Mission: Impossible – Ghost Protocol begins with a jailbreak and ends with a chase through the streets of Mumbai. In between we get a chase through a sandstorm, an attempt to climb he largest building the world, the looming threat of nuclear war, gadgets and gizmos, a prison escape, and a hell of a lot of fun. The latest entry into the Mission: Impossible franchise is not only great summer popcorn movie fare (in December, no less!), it has the feel of the original television show as well.
Our story begins when Ethan Hunt (Tom Cruise) is broken out of Russian prison by the IMF and given a new team (Paula Patton, Simon Pegg). Together, if they chose to accept it, they are assigned to break into the Kremlin to find information about a Russian terrorist known only as Cobalt (Michael Nyqvist) who plans to start a nuclear war between the United States and Russia.
When a bomb is set off inside the Kremlin, with the IMF team still on the scene, it is held responsible. The U.S. Government enforces Ghost Protocol by effectively shutting down the entire IMF, disavowing the entire agency, and personally holding Hunt and his team responsible for the bombing and branding them as terrorists.
On their own, with a little help from the Secretary of the IMF (Tom Wilkinson) and his analyst (Jeremy Renner), the team travels from Russia to Dubai to India in an attempt to drive Cobalt into the open and stop him before he can start a nuclear war. If they are successful they might be able to save the world and salvage their careers. If they fail the consequences for not only the IMF but the entire world would be disastrous.
Director Brad Bird delivers a well-paced action thriller made to keep the audience on the edge of their seats. The IMAX version of the film (released today, other theaters will get the movie on December 21st) is impressive, especially the Dubai sequences where the larger screen showcases some impressive sequences. Not only does the film deliver in terms of a basic action film, it also gives us a true Mission: Impossible story. It may be his first time directing living actors instead of animated computer generated creatures, but he pulls it off with aplomb.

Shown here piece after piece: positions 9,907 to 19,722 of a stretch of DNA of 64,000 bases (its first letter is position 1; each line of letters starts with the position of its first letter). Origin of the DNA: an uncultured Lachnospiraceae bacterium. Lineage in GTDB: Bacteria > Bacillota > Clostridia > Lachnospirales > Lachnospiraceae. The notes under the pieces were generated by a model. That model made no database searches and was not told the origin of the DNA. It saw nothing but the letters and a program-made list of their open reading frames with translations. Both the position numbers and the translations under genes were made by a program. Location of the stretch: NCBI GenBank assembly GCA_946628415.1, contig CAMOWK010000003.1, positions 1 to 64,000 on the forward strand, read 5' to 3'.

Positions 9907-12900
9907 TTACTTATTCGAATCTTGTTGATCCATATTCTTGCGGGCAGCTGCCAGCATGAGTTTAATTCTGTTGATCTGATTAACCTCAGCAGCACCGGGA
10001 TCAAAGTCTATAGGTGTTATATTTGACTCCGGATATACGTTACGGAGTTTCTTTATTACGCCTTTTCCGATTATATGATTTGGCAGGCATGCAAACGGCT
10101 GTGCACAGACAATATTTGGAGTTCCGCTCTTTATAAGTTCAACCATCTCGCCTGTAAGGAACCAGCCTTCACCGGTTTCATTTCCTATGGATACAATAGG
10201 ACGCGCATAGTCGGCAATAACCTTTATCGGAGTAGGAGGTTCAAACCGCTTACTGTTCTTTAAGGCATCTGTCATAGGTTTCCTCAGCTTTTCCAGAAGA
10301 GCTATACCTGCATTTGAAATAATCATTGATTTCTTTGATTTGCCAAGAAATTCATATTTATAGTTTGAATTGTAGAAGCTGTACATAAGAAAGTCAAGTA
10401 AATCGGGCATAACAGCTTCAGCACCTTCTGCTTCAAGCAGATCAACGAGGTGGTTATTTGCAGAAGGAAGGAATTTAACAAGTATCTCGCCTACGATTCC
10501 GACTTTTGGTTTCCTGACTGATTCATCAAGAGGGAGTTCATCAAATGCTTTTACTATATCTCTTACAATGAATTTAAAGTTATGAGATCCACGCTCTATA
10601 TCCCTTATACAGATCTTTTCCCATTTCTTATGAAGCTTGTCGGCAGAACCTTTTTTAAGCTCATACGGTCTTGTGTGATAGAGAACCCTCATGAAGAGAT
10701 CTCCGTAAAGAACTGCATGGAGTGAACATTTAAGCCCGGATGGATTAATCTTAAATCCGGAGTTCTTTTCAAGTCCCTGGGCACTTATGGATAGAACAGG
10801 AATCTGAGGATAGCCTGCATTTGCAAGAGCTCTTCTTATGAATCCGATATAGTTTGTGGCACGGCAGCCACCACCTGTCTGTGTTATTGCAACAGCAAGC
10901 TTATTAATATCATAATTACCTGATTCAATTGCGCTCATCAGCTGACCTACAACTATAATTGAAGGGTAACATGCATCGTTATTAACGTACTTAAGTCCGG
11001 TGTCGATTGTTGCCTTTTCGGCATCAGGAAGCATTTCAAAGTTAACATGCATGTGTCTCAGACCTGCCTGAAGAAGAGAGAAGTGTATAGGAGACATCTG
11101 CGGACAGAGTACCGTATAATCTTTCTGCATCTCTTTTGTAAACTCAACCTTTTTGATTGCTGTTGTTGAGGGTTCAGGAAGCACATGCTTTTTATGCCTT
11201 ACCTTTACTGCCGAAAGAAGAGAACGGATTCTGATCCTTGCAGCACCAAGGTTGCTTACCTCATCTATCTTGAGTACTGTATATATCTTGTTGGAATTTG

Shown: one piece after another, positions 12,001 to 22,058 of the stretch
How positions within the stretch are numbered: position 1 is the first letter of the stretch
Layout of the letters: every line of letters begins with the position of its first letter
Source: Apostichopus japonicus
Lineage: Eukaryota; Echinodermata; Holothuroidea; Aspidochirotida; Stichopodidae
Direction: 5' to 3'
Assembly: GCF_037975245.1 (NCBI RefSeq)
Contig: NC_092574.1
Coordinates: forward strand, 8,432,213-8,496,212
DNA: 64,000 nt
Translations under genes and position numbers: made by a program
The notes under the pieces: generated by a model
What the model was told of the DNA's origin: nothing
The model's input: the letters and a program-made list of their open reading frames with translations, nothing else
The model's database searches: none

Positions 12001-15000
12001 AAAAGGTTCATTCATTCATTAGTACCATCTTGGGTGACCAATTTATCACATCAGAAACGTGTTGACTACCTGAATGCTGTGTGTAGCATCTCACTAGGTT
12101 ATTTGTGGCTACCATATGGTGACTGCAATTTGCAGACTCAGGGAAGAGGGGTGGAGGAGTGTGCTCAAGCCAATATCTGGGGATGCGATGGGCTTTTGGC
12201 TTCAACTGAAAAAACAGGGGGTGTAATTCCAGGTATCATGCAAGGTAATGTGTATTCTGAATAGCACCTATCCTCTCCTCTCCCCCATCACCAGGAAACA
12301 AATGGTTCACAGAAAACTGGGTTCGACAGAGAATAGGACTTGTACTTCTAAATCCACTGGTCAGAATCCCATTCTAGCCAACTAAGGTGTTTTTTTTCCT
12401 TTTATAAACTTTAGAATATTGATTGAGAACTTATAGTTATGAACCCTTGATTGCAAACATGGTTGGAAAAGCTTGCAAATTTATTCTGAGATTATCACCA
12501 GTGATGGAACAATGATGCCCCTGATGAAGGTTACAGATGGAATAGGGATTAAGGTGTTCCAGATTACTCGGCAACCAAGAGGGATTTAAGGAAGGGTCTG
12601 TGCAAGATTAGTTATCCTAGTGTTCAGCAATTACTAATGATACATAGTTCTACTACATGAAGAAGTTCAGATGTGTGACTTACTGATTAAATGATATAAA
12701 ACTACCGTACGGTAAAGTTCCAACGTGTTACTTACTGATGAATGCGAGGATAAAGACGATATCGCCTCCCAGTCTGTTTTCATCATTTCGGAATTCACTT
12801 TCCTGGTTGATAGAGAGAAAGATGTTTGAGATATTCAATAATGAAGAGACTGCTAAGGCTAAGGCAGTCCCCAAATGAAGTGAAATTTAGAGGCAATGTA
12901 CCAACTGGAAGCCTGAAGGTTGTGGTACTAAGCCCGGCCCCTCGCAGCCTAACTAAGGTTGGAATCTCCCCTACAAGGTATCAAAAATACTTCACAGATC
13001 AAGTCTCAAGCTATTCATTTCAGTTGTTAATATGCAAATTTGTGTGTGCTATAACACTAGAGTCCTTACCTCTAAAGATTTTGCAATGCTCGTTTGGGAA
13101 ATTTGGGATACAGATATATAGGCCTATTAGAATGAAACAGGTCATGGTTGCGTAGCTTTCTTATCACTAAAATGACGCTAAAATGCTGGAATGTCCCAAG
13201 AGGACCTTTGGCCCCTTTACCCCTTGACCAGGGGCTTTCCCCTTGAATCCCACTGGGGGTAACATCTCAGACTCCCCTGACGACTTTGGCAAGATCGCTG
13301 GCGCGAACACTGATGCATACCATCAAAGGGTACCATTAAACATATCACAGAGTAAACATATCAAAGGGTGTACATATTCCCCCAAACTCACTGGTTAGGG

Yes, I’m weary of the stale plot of agents disavowed by their government only to prove their innocence at the last minute (see the first and third entry into this franchise as well as several of the lesser Bond films including Quantum of Solace). However, the structure of the plot gives each of the team members specific duties and roles making sure we get more than just Ethan Hunt and his background dancers this time around.
The film isn’t without a few flaws, but most are nitpicks that shouldn’t hurt your enjoyment of the story. Is the connection between Cruise and Renner’s characters a little too coincidental? Sure. Is the film’s villain far less interesting than Philip Seymour Hoffman or Dougray Scott? Most definitely. Did I miss Ving Rhames? Yeah, I really did. Does the break-in to Mumbai server room (involving magnets, a rover, and a giant fan) stretch all limits of credibility? You betcha. In the end, however, these nagging issues fade mostly to the background of what is a thoroughly enjoyable film.
A secondary story, involving why Hunt was in the Russian gulag, the secrets of Brandt’s (Renner) past and his connection to Ethan, and the fate of Ethan’s wife (Michelle Monaghan) are slowly woven into the film. Although the story isn’t necessary (and may at times over-complicate the far more action-driven main plot), it is a nice attempt to tie Ghost Protocol back to the previous films.
Brad Bird succeeds where Brian De Palma failed and both John Woo and J.J. Abrams had some measure of success. I’m a little sad it took four films in to get so close to a real Mission: Impossible film because, following this model, I want to see far more of both this franchise and this team. Hopefully the IMF isn’t going away and Paramount can squeeze out another sequel or two over the next couple of years. At least that’s my challenge. Let’s hope they accept it.